In late August, as classes resumed around the country, the University of Chicago sent a note to its incoming Freshman class. It read in part: “Our commitment to academic freedom means that we do not support so-called trigger warnings, we do not cancel invited speakers because their topics might prove controversial, and we do not condone the creation of intellectual ‘safe spaces’ where individuals can retreat from ideas and perspectives at odds with their own.”1
This was a bold statement and a very public glimpse Into the internal turmoil regarding ‘free speech’ that has exploded at Yale, Wesleyan, Oberlin and many other universities in recent years. As our college populations have become more diverse---with greater percentages of women and people of color And a greater economic diversity----all great things An uber-sensitivity has developed as to ‘who has the right to speak’ on any given topic. And many professors and administrators but also students are not sure what to do.
On one hand the university-- in the classic sense is meant to be a clearing house of all perspectives- students are expected to engage in bold intellectual inquiry. On the other hand it is also a rotected space for creativity, intellectual growth and cultural change. We as Jews have been both bruised and blessed in these environments. Certainly freedom of speech and religious equality have protected us and given us amazing access and opportunities. But hand professors and guest presenters who espouse anti-Semitic or anti-Zionist rhetoric in their lectures and publications are cause for anxiety and concern.
There is a strong case for making sure that people are protected from hateful speech that hurts and in some cases endangers us. But can that protectiveness go too far?
According to Greg Lukanoff and Jonathan Haidt in their cover article for The Atlantic last September, “The Coddling of the American mind.”2 The desire to create intellectual and emotional ‘safe space’ has led to a ‘vindictive protectiveness.’ This leads to our kids being poorly educated for the challenges of the real world. The shielding of students from unwelcome ideas Is actually unhealthy or the workforce and the democratic commonweal,3 Since they are literally unequipped to respond to perspectives that are different than their own.
We cannot dismiss this crisis as just the self-righteous discourse within elite academic institutions. Because it is a challenge we encounter every day. We are afraid to discuss politics- unless we know with whom we are speaking, we surround ourselves more and more with people who are ‘just-like-us.’ So uncomfortable- have we become- with considering ideas that are different than our own. So unwilling are we…to really listen.
This- by the way- is an incredibly UN-Jewish notion. You know the saying…2 Jews….3 opinions…. Our cultural vibrancy, from ancient times until today has relied on an open sharing of and consideration of a variety of opinions. From a Jewish perspective, dispute is the bedrock of growing and learning. And there is no greater example of this than the Talmud.
The Talmud (Hebrew for ‘study) is the record of rabbinic teachings that spans a period of more than six hundred years, beginning in the first century C.E. and continuing through the sixth and seventh centuries CE. There are many nuances required to understand the sage insights that are contained in this great work of Jewish literature. But what is always most compelling to me is the way the tradition has been transmitted. That is to say, the editors of the Talmud made sure to preserve a variety of opinions even when some of those ideas were in stark contradistinction to what would emerge as the standard practice of the day.
This not only allows for a fluid tradition- enabling subsequent generations to continue the debate about Jewish practice and belief and make decisions that best inform their own realities, But it models a unique respect for the ‘dissenting’ opinion One we seem to have little tolerance for today.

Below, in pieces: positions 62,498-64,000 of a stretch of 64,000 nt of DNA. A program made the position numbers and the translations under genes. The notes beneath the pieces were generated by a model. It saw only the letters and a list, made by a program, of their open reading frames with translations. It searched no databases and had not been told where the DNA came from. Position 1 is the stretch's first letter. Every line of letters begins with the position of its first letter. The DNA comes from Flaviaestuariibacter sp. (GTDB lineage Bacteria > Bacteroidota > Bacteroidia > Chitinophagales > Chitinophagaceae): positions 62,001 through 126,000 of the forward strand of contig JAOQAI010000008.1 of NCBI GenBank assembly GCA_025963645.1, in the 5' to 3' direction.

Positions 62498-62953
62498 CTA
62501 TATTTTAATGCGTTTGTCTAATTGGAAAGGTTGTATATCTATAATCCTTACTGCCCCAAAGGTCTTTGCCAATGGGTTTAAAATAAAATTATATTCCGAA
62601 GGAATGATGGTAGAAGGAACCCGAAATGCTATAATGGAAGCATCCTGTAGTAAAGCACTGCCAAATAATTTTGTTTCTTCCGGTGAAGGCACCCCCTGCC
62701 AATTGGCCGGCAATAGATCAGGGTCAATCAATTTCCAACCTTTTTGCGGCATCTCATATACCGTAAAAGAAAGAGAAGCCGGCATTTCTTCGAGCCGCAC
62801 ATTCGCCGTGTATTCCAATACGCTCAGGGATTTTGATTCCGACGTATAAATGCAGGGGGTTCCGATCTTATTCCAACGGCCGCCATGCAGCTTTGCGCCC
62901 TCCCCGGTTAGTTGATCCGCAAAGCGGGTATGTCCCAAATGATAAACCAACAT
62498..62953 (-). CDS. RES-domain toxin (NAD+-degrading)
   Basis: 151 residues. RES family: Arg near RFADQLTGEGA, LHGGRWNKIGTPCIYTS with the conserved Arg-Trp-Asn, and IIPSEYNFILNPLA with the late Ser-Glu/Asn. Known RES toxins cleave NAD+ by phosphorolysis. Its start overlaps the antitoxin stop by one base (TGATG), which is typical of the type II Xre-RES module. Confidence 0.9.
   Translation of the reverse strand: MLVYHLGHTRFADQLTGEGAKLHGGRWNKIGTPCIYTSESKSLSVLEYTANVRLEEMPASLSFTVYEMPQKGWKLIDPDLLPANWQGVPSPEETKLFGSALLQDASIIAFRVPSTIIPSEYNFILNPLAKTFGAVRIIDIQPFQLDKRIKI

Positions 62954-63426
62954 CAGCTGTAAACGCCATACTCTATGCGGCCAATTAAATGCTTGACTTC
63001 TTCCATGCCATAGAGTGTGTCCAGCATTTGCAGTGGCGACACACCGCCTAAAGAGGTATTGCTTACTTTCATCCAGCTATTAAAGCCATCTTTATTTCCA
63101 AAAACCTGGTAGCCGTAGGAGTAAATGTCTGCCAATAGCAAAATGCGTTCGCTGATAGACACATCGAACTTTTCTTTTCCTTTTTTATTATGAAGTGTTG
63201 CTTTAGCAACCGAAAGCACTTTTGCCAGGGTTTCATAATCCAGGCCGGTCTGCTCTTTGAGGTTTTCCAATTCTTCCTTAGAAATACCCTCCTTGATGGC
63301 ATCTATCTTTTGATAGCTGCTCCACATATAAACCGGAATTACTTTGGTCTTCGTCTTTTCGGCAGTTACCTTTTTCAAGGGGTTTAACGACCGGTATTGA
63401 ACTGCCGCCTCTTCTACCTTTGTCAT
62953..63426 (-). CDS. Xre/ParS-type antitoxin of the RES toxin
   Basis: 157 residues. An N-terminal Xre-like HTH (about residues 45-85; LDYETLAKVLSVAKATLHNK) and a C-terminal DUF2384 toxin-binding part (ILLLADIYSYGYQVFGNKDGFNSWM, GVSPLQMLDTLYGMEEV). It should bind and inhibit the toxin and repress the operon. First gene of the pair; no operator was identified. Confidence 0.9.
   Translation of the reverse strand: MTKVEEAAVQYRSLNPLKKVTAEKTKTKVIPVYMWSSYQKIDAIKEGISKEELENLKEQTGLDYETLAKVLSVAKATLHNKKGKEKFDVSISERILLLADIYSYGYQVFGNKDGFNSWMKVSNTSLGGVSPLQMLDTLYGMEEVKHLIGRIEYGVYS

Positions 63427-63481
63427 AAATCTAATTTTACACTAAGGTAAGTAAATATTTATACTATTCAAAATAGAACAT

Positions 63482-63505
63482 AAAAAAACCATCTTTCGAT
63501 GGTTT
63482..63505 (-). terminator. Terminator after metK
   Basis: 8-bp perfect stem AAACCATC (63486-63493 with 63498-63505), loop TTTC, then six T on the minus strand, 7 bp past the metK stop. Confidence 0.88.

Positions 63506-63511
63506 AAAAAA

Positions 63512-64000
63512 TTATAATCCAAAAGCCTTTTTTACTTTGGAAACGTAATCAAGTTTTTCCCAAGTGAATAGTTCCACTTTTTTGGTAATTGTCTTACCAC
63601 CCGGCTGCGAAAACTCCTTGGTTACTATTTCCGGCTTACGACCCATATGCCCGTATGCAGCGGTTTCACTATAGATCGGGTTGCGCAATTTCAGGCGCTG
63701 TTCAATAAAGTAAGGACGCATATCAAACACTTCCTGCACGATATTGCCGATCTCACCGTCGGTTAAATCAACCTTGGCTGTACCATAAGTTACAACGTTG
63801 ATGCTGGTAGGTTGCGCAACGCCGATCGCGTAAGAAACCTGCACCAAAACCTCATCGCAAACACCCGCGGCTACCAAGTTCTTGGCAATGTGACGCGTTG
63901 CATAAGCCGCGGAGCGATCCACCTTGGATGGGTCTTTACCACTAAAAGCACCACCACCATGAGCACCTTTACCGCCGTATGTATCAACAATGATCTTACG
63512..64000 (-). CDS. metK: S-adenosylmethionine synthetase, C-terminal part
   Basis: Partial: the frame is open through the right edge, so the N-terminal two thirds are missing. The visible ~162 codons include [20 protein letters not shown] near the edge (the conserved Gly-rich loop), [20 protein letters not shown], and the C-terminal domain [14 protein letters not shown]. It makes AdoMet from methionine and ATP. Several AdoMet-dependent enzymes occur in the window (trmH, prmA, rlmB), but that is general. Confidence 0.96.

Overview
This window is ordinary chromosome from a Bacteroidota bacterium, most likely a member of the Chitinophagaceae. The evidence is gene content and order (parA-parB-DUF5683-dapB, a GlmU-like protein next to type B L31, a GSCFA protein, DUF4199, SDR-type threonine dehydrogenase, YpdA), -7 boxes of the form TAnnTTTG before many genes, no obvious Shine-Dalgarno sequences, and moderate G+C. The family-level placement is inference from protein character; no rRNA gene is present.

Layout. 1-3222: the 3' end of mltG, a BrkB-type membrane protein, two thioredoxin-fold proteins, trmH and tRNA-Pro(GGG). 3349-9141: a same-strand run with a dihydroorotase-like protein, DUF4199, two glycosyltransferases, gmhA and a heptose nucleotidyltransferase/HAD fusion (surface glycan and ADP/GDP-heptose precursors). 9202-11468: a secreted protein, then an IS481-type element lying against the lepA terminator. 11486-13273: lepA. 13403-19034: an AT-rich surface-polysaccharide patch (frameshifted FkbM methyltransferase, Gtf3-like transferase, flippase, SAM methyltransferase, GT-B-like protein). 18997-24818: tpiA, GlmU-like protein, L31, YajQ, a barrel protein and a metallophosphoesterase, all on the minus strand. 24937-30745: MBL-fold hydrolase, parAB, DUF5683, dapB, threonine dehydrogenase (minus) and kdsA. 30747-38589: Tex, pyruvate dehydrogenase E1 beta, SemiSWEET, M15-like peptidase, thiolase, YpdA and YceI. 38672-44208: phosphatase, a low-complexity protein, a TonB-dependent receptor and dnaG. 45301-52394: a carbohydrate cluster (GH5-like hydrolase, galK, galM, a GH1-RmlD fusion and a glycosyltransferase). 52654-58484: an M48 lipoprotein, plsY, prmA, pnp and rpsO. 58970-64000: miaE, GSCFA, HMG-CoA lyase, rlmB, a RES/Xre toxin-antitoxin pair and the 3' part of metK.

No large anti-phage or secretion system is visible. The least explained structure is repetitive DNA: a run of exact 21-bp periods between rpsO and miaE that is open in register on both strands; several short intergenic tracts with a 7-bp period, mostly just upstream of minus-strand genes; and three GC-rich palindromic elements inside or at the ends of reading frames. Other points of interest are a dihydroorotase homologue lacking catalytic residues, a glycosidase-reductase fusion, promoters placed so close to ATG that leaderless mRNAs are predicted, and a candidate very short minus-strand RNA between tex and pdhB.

The Talmud takes disagreement very seriously and so relates the powerful cautionary tale of Rabbi Yochanan and Reish Lakish.4
The two were study partners but this was only after Yochanan had convinced Reish Lakish to give up his life as a gladiator and bandit, marry his sister and become a Torah scholar instead. (I know….only in the Talmud).
This background information, however, is important to the story I am about to tell:
Both Rabbi Yochanan and Reish Lakish were known to be great scholars and the two took great delight in vehemently disagreeing on most points of law. That is until one day when they argued over a technical matter concerning swords, knives, daggers, spears and the like. For some reason their intellectual sparring got more heated than usual. And Rabbi Yochanan got personal- alluding to Reish Lakish’s past as a reason why he might be more knowledgeable about spears and daggers. “Well a robber understands his trade!” Yochanan taunted. Resh Lakish retorted in kind saying: What good has your friendship and mentorship done for me: In my past life (as a robber and a bandit) I was MASTER and now I am a MASTER (scholar) too. Yochanan’s response is equally as cutting- Because it was me who brought you under the wings of the Shechinah- In other words- I made you a God fearing and honest man.
It was a rough fight. We don’t know where all that anger came from. But the results were disastrous for them both.
Rabbi Yochanan is deeply hurt and Resh Lakish is crestfallen for having been so disrespectful to his mentor, brother-in-law and friend. He is torn up with guilt and regret and falls into such a deep depression that he is on the verge of death. But Yochanan cannot let go of his anger and refuses to forgive Resh Lakish. So Resh Lakish dies- of a broken heart.
And from that moment Yochanan is consumed with remorse and he plunges into deep grief. Rabbi Yochanan’s students try to comfort him by engaging with him in study and discourse but they are no match. They wind up agreeing with everything he says which only makes it worse. And Yochanan laments: When I stated a law, Resish Lakisha used to raise twenty four objections to which I gave twenty four answers, which consequently led to a fuller comprehension of the law. While you say, I have a baratha which supports you. Do I not know myself that my citations are right? His sense of despair for having lost the one person who was learned enough and clever enough to engage in intellectual dispute ….is so deep that he loses his mind and dies as well.
Our tradition is crystal clear: diversity of opinion and diversity of perspective must not only be protected but cultivated. Disagreements can be fierce, but there are deadly consequences When we allow those disagreements to devolve into personal attacks.